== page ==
Public Unions

Public Sector Unions on Trial

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The U.S. Supreme Court will hear a case this term that could deliver a death blow to the legal privileges enjoyed by public sector unions.

The case is Janus v. American Federation of State, County, and Municipal Employees, Council 31. At issue is whether it is constitutional for state governments to require government workers to pay union fees as a condition of employment, even when those workers are not themselves union members.

The case was brought by Mark Janus, a state employee in Illinois who objects to paying mandatory fees to a union that he refused to join. Janus argues that this violates his First Amendment rights by forcing him to financially support political speech and activity he does not agree with.

Janus' overarching goal is to overturn the Supreme Court's 1977 precedent in Abood v. Detroit Board of Education, in which the Court approved mandatory public sector union fees on the grounds that non-union "free riders" should have to contribute something toward collective bargaining activities that benefit them. Over the past four decades, that ruling has provided a major boon to the treasuries of public employees unions. (A separate area of jurisprudence covers private sector unions.) The petition filed by Janus and his lawyers calls on the Supreme Court to "overrule Abood and declare [mandatory public sector union] fees unconstitutional."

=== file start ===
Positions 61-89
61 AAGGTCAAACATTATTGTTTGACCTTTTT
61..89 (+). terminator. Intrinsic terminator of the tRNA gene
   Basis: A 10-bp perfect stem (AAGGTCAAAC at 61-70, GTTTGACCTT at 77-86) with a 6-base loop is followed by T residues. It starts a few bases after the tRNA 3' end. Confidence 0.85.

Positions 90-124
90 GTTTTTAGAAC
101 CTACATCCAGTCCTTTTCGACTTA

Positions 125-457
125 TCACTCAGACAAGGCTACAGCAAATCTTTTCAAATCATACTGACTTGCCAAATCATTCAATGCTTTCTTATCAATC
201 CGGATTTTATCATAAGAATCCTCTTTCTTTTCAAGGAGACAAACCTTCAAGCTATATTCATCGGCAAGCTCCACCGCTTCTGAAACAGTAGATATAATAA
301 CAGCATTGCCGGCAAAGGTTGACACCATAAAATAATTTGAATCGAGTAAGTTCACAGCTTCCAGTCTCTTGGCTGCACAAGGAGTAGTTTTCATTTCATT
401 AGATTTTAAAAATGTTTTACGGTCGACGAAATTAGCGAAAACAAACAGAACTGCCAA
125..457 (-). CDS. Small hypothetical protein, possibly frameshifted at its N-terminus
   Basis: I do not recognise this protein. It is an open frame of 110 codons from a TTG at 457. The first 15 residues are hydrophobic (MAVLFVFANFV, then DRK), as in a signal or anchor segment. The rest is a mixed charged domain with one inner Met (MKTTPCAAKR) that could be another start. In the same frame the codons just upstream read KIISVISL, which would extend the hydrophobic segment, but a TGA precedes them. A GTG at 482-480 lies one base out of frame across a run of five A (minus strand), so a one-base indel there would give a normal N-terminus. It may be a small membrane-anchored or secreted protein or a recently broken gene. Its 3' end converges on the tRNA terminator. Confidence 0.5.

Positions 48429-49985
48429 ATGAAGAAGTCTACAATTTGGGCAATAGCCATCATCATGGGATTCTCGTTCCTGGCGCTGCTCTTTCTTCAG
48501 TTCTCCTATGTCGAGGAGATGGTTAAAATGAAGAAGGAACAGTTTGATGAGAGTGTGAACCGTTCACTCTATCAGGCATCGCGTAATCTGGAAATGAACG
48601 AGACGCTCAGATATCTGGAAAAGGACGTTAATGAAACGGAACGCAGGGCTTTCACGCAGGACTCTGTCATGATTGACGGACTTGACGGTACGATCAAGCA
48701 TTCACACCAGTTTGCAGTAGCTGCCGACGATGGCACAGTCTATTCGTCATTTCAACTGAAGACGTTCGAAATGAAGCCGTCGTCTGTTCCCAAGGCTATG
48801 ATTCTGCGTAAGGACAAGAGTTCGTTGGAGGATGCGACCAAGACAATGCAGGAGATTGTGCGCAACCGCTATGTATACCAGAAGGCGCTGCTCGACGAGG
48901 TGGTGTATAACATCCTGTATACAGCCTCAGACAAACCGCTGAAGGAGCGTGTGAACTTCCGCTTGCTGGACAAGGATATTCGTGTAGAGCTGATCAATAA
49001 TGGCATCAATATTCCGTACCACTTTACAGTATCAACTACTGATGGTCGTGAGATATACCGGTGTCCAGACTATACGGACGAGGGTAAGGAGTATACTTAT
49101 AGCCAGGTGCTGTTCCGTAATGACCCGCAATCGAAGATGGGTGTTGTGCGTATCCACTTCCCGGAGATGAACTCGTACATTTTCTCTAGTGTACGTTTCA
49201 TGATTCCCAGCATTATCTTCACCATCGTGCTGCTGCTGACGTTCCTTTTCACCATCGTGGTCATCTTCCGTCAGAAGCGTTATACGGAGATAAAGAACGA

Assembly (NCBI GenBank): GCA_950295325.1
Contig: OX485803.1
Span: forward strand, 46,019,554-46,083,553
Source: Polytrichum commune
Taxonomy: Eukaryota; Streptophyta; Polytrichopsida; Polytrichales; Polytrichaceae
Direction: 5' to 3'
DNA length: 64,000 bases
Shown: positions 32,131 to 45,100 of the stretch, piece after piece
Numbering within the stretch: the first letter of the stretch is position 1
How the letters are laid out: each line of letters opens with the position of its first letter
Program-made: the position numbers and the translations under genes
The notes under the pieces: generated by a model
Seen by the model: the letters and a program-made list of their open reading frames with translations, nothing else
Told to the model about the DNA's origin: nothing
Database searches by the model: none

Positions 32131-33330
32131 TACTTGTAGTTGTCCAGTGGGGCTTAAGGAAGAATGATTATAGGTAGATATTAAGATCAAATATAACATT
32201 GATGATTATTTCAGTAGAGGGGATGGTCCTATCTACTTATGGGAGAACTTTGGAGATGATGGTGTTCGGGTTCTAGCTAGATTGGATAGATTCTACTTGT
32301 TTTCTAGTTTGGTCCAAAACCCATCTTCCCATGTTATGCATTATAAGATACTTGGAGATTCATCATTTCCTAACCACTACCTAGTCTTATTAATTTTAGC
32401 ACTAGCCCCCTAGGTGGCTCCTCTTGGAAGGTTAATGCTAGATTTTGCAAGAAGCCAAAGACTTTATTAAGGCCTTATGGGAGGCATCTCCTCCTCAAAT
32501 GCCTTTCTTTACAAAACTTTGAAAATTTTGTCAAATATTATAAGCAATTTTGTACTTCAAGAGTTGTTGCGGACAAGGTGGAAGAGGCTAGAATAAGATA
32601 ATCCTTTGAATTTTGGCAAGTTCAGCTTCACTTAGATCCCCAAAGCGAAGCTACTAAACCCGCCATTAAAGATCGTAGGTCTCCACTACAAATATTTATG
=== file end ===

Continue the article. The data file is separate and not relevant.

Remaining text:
For obvious reasons, the American Federation of State, County, and Municipal Employees takes the opposite view. The existing precedent "is sound and underlies important and longstanding tenets of this Court's First Amendment jurisprudence," the union said in its brief. "At its core, Abood acknowledged that certain labor-relations interests justify the small intrusion on employees' First Amendment interests that fair-share payments represent."

The high court tackled a similar question in a 2016 case called Friedrichs v. California Teachers Association. But after the sudden death of Antonin Scalia, the justices could not reach a majority decision and deadlocked 4–4. Most court watchers believe that if Scalia had been able to vote, Abood would have been overturned 5–4.

The Supreme Court is now back to its full strength. Will Scalia's replacement, Justice Neil Gorsuch, provide the fifth vote needed to overrule the precedent? We'll find out later this term.

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7 responses to “Public Sector Unions on Trial

  1. “At its core, Abood acknowledged that certain labor-relations interests justify the small intrusion on employees’ First Amendment interests that fair-share payments represent.”

    Can they list specifically what union interests justify violating Constitutional rights?

    And since it is governments doing so here, they had best have something more than “We negotiate for a guy who never asked us to do so”

    1. Oh, sure we can, sure we can! Here, here’s a 500$ check we got from that guy… Annnd here’s a 1200$ check we got from that guy… And, ooh, here’s a 6,240.25$ check we just got from that guy, backsies for overdue payments you know… And here’s a-

  2. I notice anyone who complains about mandatory union dues doesn’t offer to give up the wages, benefits, and representation during a discipline hearing that those dues provided.